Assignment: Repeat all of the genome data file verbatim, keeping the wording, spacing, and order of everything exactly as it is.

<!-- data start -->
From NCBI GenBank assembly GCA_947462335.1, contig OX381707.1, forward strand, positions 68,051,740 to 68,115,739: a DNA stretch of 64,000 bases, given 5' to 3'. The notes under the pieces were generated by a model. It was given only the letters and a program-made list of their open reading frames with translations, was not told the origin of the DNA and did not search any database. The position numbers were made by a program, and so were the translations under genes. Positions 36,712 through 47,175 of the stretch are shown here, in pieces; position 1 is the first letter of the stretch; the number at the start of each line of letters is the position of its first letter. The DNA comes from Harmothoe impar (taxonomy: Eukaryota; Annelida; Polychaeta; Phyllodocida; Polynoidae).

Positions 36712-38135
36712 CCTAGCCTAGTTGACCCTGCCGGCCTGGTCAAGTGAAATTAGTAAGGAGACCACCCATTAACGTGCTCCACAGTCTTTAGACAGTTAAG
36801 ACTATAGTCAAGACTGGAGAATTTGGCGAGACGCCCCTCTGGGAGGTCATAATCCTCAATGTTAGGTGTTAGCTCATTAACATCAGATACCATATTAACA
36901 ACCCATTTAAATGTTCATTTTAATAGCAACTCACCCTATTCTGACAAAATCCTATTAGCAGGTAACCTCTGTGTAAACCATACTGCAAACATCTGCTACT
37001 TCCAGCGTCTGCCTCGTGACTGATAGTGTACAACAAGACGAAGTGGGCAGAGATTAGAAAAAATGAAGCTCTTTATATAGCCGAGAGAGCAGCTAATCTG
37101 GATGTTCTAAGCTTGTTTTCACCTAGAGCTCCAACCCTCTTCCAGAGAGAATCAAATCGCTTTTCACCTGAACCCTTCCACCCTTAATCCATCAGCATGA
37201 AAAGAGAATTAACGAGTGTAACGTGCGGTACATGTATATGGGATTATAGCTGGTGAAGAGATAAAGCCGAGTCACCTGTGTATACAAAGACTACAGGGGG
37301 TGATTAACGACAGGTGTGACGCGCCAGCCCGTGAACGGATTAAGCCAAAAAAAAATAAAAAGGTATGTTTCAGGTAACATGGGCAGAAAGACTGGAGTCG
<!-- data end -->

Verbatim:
From NCBI GenBank assembly GCA_947462335.1, contig OX381707.1, forward strand, positions 68,051,740 to 68,115,739: a DNA stretch of 64,000 bases, given 5' to 3'. The notes under the pieces were generated by a model. It was given only the letters and a program-made list of their open reading frames with translations, was not told the origin of the DNA and did not search any database. The position numbers were made by a program, and so were the translations under genes. Positions 36,712 through 47,175 of the stretch are shown here, in pieces; position 1 is the first letter of the stretch; the number at the start of each line of letters is the position of its first letter. The DNA comes from Harmothoe impar (taxonomy: Eukaryota; Annelida; Polychaeta; Phyllodocida; Polynoidae).

Positions 36712-38135
36712 CCTAGCCTAGTTGACCCTGCCGGCCTGGTCAAGTGAAATTAGTAAGGAGACCACCCATTAACGTGCTCCACAGTCTTTAGACAGTTAAG
36801 ACTATAGTCAAGACTGGAGAATTTGGCGAGACGCCCCTCTGGGAGGTCATAATCCTCAATGTTAGGTGTTAGCTCATTAACATCAGATACCATATTAACA
36901 ACCCATTTAAATGTTCATTTTAATAGCAACTCACCCTATTCTGACAAAATCCTATTAGCAGGTAACCTCTGTGTAAACCATACTGCAAACATCTGCTACT
37001 TCCAGCGTCTGCCTCGTGACTGATAGTGTACAACAAGACGAAGTGGGCAGAGATTAGAAAAAATGAAGCTCTTTATATAGCCGAGAGAGCAGCTAATCTG
37101 GATGTTCTAAGCTTGTTTTCACCTAGAGCTCCAACCCTCTTCCAGAGAGAATCAAATCGCTTTTCACCTGAACCCTTCCACCCTTAATCCATCAGCATGA
37201 AAAGAGAATTAACGAGTGTAACGTGCGGTACATGTATATGGGATTATAGCTGGTGAAGAGATAAAGCCGAGTCACCTGTGTATACAAAGACTACAGGGGG
37301 TGATTAACGACAGGTGTGACGCGCCAGCCCGTGAACGGATTAAGCCAAAAAAAAATAAAAAGGTATGTTTCAGGTAACATGGGCAGAAAGACTGGAGTCG